Trazodone: Pharmacokinetics & Mechanism of Action

Instructor: Justine Fritzel

Justine has been a Registered Nurse for 10 years and has a Bachelor's of Science in Nursing degree.

What is trazodone and what is it used for? In this lesson, we will learn about trazodone use. We will also look at the pharmacology of trazodone, specifically the pharmacokinetics and mechanism of action.

Trazodone

Mary has been feeling down a lot lately. She doesn't have the motivation to do anything, even things she used to enjoy. She has been eating more and has gained 5lbs in the last month. Some days she literally can't even get out of bed. But then at night, she can't sleep. She goes to see her doctor and he tells her she is experiencing depression. He prescribes her a drug called trazodone. He tells her to take it at night so it can also help with her insomnia.

Trazodone is an oral medication that is used for depression. It can also be used to treat anxiety and chronic pain. It has a secondary effect to help with insomnia so it can be beneficial to take at night.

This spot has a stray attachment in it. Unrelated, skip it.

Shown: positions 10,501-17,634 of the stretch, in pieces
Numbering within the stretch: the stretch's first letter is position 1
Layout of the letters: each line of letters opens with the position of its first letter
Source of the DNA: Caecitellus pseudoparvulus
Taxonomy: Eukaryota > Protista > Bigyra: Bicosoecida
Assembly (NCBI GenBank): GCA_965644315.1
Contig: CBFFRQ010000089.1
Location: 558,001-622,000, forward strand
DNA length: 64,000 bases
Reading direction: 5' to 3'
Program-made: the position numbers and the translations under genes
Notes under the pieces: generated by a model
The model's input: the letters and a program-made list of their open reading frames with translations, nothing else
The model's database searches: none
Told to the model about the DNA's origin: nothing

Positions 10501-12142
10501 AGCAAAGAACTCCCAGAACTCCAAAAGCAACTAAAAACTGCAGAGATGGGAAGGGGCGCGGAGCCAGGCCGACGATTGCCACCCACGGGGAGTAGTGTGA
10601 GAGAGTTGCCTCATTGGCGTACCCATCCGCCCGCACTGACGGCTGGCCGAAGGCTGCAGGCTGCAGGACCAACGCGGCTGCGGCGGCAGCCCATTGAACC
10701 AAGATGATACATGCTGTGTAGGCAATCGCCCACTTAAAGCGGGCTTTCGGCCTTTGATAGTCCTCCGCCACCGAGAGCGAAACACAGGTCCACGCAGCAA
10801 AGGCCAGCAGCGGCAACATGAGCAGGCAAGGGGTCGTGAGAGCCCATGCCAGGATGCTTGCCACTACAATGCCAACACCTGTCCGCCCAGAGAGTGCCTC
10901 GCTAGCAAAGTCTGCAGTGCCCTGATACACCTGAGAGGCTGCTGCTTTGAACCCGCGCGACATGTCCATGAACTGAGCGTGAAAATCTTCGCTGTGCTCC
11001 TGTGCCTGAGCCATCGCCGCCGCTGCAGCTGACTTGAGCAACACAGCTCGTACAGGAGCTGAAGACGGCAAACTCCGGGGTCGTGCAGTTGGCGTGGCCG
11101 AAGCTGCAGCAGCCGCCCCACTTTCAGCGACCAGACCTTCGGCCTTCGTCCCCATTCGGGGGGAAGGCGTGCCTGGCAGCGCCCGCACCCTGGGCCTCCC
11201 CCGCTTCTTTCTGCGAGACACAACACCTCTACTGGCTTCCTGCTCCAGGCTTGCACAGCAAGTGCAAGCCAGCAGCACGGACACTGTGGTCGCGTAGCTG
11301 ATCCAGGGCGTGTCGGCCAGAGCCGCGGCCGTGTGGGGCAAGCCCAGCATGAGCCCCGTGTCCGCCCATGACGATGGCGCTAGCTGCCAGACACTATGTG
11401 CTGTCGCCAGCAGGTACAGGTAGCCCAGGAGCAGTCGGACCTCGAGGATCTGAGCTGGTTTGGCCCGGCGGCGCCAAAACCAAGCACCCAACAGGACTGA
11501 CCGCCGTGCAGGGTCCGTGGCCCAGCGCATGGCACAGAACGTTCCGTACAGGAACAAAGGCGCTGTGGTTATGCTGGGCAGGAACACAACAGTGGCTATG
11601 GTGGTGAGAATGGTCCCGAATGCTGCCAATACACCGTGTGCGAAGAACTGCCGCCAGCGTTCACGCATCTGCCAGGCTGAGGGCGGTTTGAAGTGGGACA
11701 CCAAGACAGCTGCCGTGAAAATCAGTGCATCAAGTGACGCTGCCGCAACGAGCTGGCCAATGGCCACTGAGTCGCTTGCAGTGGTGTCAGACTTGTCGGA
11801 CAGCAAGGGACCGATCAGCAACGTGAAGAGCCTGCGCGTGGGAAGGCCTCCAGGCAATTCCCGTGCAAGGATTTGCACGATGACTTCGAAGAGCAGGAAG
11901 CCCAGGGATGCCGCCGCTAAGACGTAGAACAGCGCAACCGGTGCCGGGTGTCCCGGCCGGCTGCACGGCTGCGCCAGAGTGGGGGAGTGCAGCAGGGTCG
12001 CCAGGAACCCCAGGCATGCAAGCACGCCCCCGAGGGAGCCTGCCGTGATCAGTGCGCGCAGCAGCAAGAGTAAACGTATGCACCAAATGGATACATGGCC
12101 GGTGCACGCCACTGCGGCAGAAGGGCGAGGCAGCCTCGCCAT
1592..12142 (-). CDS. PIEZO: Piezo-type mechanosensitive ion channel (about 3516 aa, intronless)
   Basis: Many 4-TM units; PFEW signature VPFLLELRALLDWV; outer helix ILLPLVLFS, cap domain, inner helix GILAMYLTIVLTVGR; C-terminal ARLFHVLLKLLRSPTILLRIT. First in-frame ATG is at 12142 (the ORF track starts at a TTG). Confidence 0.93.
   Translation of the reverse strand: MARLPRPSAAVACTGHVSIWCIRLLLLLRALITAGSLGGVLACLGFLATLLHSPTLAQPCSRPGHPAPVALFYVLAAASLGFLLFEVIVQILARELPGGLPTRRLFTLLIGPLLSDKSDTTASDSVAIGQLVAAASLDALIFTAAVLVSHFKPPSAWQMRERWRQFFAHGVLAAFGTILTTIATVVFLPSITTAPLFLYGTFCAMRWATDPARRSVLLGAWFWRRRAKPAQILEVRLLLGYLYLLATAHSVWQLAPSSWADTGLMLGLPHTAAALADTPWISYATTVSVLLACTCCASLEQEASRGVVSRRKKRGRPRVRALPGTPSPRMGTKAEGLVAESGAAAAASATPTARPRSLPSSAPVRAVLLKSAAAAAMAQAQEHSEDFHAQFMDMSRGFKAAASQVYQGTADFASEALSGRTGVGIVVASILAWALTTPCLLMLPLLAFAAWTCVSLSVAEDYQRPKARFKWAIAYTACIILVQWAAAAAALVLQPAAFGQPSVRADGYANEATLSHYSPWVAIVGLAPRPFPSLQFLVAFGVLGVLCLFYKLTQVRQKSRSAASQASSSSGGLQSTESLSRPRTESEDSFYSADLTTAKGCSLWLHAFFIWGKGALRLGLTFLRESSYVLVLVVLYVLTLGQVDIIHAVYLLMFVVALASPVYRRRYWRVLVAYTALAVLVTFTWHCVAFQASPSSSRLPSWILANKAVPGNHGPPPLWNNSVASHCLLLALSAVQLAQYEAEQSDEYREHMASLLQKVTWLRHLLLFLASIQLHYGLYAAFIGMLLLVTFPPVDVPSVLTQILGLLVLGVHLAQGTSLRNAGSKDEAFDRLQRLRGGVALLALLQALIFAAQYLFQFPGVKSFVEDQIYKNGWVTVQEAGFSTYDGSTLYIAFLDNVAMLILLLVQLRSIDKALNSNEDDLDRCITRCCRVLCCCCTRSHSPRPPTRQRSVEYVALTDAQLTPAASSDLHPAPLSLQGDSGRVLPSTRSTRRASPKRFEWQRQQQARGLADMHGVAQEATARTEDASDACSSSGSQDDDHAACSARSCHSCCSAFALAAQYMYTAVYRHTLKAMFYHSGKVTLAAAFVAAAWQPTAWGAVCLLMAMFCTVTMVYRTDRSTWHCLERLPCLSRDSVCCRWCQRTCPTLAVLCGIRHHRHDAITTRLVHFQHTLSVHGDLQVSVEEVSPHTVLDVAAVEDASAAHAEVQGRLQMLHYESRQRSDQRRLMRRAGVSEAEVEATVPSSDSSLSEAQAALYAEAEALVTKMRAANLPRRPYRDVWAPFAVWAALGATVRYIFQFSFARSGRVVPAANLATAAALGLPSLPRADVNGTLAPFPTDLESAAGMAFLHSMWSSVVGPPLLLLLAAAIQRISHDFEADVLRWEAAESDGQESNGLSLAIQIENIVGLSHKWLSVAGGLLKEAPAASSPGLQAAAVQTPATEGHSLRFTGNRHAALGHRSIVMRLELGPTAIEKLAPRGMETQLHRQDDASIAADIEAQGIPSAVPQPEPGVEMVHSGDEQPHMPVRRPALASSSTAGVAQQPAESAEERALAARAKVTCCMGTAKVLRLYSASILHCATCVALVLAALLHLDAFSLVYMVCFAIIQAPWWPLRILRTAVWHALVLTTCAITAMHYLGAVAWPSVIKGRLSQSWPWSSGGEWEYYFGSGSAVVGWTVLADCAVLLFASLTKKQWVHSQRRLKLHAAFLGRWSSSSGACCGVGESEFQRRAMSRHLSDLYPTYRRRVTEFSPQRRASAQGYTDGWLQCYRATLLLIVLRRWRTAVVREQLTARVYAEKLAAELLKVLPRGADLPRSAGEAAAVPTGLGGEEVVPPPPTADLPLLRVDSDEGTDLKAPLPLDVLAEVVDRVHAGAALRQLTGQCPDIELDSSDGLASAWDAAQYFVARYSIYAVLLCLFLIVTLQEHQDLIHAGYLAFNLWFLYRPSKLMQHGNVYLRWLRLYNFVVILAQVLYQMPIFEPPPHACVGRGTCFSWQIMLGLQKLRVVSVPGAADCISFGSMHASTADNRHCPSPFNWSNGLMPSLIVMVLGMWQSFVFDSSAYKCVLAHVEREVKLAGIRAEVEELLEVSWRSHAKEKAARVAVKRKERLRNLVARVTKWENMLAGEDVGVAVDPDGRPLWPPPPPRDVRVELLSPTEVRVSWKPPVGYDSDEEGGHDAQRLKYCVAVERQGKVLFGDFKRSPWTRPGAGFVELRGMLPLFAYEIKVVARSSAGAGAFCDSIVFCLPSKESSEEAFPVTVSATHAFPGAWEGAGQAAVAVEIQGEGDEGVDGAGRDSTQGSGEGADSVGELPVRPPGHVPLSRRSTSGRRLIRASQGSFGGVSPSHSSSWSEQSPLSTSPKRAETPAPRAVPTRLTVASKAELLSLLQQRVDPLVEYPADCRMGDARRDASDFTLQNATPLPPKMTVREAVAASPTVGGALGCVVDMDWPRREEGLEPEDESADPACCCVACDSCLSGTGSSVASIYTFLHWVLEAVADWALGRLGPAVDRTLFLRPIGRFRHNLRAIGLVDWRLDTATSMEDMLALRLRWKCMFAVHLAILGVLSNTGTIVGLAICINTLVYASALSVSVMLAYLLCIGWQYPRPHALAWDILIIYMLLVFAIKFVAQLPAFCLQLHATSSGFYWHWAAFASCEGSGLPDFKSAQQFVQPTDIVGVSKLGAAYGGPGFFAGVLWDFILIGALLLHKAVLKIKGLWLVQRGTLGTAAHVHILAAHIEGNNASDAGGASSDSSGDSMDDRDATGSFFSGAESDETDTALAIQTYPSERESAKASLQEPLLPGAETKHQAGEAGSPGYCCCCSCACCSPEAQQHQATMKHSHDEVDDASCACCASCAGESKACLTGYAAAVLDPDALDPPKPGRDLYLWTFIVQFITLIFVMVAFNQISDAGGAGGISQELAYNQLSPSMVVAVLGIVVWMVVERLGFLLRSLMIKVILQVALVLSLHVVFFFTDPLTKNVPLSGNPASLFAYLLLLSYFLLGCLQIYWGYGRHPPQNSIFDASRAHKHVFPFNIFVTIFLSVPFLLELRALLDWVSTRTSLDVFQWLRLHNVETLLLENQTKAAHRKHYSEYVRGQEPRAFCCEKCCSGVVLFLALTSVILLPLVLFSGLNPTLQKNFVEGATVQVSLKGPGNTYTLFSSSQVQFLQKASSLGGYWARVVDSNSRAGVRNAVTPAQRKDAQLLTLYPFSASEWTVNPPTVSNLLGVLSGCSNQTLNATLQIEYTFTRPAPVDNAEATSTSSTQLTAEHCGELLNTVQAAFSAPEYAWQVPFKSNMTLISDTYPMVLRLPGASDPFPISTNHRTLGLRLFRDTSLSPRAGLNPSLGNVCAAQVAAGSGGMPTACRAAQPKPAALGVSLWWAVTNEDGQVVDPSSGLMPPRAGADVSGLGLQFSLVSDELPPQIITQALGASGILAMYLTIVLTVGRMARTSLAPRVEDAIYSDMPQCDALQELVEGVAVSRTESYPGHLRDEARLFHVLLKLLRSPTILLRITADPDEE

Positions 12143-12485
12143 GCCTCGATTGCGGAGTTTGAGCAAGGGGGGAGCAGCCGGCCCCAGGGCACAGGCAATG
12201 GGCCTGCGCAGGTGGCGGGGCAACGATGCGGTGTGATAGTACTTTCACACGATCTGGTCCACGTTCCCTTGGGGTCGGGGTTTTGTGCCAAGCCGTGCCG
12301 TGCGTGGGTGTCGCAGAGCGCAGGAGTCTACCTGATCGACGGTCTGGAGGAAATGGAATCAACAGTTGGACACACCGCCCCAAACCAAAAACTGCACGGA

Let's learn more about trazodone by looking at pharmacokinetics and mechanism of action.

Pharmacokinetics

Pharmacokinetics is how a drug moves through the body. This includes absorption, metabolism, and excretion.

Absorption is how the drug is absorbed in the body. Trazodone is absorbed after oral administration. It is recommended to take on an empty stomach because taking it with food can affect the levels of the drug in the body.

Metabolism is a wide range of processes within the body that either builds up or breaks down different substances. Trazodone is metabolized by the liver and is changed into an active metabolite. An active metabolite just refers to the active form of the drug after it has been metabolized, this is what makes it work! It is changed to m-chlorophenylpiperazine (mCPP) by cytochrome P450 3A4 (CYP3A4). Whoa, that was technical! Think of the liver as Superman's phone booth. Clark Kent goes into the phone booth and comes out as Superman in the same way that trazodone is metabolized in the liver to the active metabolite.

Half-life refers to the amount of time it takes for the amount of the drug in the body to decrease by half. The half-life of trazodone is 3-6 hours in the first phase and then 5-9 hours in the second phase. This is the process of how the drug leaves the body, or excretion. Trazodone is excreted mainly in the urine.

So how exactly does trazodone work?

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